Are you current with your monthly bills? Or are you still avoiding the landlord? Are you not answering phone calls because it may be an angry creditor on the other end? Or the power company threatening to cut off your juice?
Although the record long 35-day government shutdown is history, some of the 800,000 feds hit by it may still be playing financial catch up. Not getting paid for four weeks, over the Christmas holidays no less, was a financial gut punch for many. The Federal Employees Education and Assistance Fund made a record number of emergency/hardship loans during the shutdown. Prior to the shutdown, the feds-helping-feds Combined Federal Campaign charity had made $8 million in hardship loans to 11,000 feds since 1986. It also sponsored a scholarship program that provided full-ride-college scholarships to all of the children of workers killed in the Oklahoma City terrorist bombing. That program lasted more than 20 years because one of the recipients hadn’t been born when his father was killed in the attack on the federal building.
A FEEA official said that while the number of requests for hardship loans has dropped dramatically since the shutdown, it is still a “bit higher” than in the past.
Staffers at a large federal credit union based in Alexandria said both phone and foot traffic for this time of year are, “much higher than usual.” Employees said there were a high level of walk-ins, mostly people taking money out of their savings accounts, over the last two weekends. About 90% of the credit unions members are civilian employees of the federal government.
The shutdown, which lasted much longer than experts anticipated, was a political duel between millionaires in the White House and millionaires in Congress. Unlike their fellow feds who were either forced to work without pay, or forced to stay home without pay, they continued to draw their salaries.
It is only in recent days that the majority of workers finally got back pay from the shutdown. Some still haven’t received all of it. Some are still waiting for the retroactive portion of their pay that that took effect in January.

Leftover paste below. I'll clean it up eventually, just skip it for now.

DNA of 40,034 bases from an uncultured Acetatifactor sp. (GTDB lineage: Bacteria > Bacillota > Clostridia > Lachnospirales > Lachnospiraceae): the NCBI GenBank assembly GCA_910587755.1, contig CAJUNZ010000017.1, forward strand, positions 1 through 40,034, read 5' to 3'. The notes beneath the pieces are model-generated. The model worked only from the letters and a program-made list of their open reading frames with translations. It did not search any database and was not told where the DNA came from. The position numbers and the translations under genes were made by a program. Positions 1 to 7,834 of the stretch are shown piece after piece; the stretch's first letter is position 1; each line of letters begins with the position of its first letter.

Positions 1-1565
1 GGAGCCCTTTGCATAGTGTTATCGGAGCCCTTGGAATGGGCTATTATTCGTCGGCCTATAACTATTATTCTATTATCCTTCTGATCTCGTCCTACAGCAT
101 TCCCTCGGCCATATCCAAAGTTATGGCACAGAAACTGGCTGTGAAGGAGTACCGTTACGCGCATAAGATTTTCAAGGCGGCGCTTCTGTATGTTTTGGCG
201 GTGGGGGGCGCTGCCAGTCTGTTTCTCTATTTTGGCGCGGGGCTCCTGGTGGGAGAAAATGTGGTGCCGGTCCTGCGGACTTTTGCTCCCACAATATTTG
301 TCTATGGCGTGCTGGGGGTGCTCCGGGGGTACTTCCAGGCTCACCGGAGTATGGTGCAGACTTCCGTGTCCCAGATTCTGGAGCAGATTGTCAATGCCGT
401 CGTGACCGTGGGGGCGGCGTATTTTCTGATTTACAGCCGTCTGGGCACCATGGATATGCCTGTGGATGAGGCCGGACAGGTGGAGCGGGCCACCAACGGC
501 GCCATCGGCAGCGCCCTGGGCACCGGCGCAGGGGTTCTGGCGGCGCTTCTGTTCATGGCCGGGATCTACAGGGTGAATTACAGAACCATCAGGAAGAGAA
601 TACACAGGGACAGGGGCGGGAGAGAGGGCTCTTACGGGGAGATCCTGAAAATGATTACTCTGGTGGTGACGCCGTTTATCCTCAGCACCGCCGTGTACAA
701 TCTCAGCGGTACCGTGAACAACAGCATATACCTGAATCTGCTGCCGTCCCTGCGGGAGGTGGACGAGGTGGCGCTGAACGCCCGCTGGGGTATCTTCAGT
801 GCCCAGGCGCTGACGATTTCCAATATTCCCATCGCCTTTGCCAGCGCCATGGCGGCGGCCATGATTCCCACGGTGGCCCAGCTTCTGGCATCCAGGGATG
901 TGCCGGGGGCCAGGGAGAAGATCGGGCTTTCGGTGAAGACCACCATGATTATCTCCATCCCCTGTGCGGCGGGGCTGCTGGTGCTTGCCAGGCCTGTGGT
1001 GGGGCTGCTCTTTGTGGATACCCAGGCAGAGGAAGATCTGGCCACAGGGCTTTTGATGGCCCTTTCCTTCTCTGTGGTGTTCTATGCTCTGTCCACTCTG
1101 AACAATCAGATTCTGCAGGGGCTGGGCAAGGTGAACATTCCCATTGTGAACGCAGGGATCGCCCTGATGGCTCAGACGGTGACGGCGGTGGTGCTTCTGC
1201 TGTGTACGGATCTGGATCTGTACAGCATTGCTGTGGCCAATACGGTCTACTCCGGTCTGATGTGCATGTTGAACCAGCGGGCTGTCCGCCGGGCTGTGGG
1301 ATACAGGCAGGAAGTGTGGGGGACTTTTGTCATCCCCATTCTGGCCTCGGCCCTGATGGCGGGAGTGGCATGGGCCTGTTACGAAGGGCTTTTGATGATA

So how are things with you and folks where you live and work? D.C. isn’t the only federal city. Lots of communities, in both the Carolinas, Ohio, Georgia, Texas, Utah, Oklahoma and California depend on the federal-military pay roll to support local businesses. During the shutdown, we heard from a number of feds who talked about what it was doing to their families and how the were holding up.
So what about now? What is life post-shutdown like? Are you still playing catch up? Are you concerned about and/or prepping for the possibility of a repeat performance this October? Any updates or thoughts you have on the subject would be greatly appreciated. We’ll keep your names and agency confidential if you wish. Thanks: firstname.lastname@example.org
Dentists once used human teeth to create dentures. Back in the 19th century, when dentistry was still in its early stages, dental hygiene was not a highly held priority by most. This led to a high volume of tooth decay, and in turn, a high demand for dentures. Following the Battle of Waterloo in 1815, teeth were pulled from the bodies of dead soldiers and sold to dentists. The teeth were then reshaped for use in dentures and the dentures were distributed to those who could afford them. But historians say there is plenty of evidence well before Waterloo that the practice of using teeth from the dead for dentures was all too common.